Monday, September 24, 2007

Market Intelligence Systems (MIS)

Successful business planning and development requires a good understanding of market potential, and of your capabilities against those of your competitors. Yet, 92% of respondents in a US survey felt that they needed a more systematic approach to competitor intelligence, while 75% of respondents in a UK survey were dissatisfied with their current methods of organising marketing information. What these organisations lack is an effective Market Intelligence System (MIS).

What is a Market Intelligence System?
A Market Intelligence System (MIS) is one that systematically gathers and processes critical business information, transforming it into actionable management intelligence for marketing decisions.

Note the following points:

* Market intelligence is not just about market information, but the whole gamut of external environment information needed to support key strategic decisions - about products, prices, investment priorities, entering joint ventures etc.
* The system is not purely a computer-based system. It is a total system that incorporates human processes for interpreting and processing information into intelligence.
* The processes must be systematic, since only regular monitoring of key external parameters and integration of disparate snippets of information will give a viable long-term intelligence base.

Benefits of MIS
* Market and customer orientation - implementing an MIS will encourage people throughout the organisation to focus externally.
* Identification of new opportunities One company in a component industry identified a new trend before the 'expert' industry analysts.
* Early warning of competitor moves - through good intelligence, One chemical company thwarted the siting of a competitor's manufacturing plant in one of their most profitable sales territories.
* Minimizing investment risk - ongoing intelligence and analysis is more likely to temper unbridled enthusiasm to follow the bandwagon into those "mustn't miss the window of opportunity" markets
* Better customer interaction - An insurance company downloads into their salespeople's portables up to date profiles, order history and relevant 'news bites', for the clients they are about to visit.
* Better market selection & positioning - good understanding of customer needs and competitor positioning will help a company better carve out its own unique niche
* Quicker, more efficient and cost-effective information - establishment of a system will make information more quickly and easily accessible. One company avoided the need for an expensive piece of market research by tapping into its existing MIS.

Key Elements of an MIS
A continuous flow of information is the lifeblood of a good market intelligence system - information about new technologies, markets, customers, the economic and regulatory environment etc. Both formal (routine reporting, factual) and informal information (gossip, opinions) must be tapped.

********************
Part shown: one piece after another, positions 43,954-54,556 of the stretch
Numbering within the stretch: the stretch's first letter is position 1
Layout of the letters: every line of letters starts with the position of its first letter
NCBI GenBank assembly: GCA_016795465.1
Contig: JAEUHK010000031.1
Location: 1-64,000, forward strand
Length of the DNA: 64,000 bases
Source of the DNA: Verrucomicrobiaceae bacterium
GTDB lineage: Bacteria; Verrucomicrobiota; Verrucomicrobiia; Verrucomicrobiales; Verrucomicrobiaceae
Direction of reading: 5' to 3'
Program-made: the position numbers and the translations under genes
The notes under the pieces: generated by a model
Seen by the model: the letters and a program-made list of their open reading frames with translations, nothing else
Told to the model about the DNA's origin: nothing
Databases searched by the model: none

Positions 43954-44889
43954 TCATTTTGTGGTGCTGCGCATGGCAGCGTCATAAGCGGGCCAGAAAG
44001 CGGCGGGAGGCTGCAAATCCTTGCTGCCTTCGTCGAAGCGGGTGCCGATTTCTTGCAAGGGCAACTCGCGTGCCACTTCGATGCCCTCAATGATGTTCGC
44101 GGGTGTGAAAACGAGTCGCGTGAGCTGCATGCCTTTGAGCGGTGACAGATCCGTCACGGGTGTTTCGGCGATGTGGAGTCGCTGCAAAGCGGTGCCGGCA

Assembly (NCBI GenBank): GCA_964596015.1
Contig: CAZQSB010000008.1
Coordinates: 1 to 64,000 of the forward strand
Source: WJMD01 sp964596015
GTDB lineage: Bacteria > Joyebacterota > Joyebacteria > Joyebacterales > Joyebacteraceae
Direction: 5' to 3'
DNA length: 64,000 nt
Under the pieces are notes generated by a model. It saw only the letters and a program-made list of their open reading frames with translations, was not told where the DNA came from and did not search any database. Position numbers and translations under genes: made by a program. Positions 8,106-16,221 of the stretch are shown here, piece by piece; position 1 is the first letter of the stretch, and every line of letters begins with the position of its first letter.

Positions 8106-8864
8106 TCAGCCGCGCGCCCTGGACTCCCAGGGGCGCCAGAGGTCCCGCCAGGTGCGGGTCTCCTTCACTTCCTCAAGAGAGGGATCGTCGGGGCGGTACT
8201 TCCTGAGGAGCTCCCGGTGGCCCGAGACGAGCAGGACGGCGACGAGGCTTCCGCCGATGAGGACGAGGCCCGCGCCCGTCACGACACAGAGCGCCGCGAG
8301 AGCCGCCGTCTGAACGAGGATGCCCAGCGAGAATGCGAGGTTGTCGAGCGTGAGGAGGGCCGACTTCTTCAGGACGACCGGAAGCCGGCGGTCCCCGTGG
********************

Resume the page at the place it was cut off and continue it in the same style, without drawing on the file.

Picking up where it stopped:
Information Management Processes
With many professionals having external information delivered to their desktops, from online services such as Reuters or MAID, and increasingly from the Internet is easy to believe that users have all the information they need on tap. However, this is raw information and will need transforming into intelligence. Before that, however, this information must be classified, stored and made accessible - applying good practice principles of Information Resources Management (IRM).

Intelligence Development Processes
A good intelligence system is more than information. It is a recurring cycle of linking the needs of decision makers to the processes of turning the information into actionable intelligence.

The Intelligence Cycle
This requires human interpretation, communicating and sharing of information and perspectives between internal and external experts.

Computer Systems
A comprehensive MIS will combine many of the features of decision support systems, EIS, online databases and library systems. It is therefore likely to include many of the following:

* For gathering information: CD-ROMs, online data-base access, data feeds, email, Internet access, filters, intelligent agents etc.

* For storage and retrieval:Database/document management facilities, text retrieval, search engines, intelligent agents

* For processing and analysis: modelling and visualisation software, groupware, group decision support systems (GDSS)

Developing an MIS
MIS in most organisations evolves through several phases:

1. Ad-Hoc. Individuals collect their own information. This phase culminates when management recognises the need to focus resources.
2. Establishment of a specialist unit.
3. Introduction of computer based solutions.
4. Evolution into a full global electronic network.
5. Recognition of information as a corporate asset with appropriate information resource management (IRM) policies and procedures.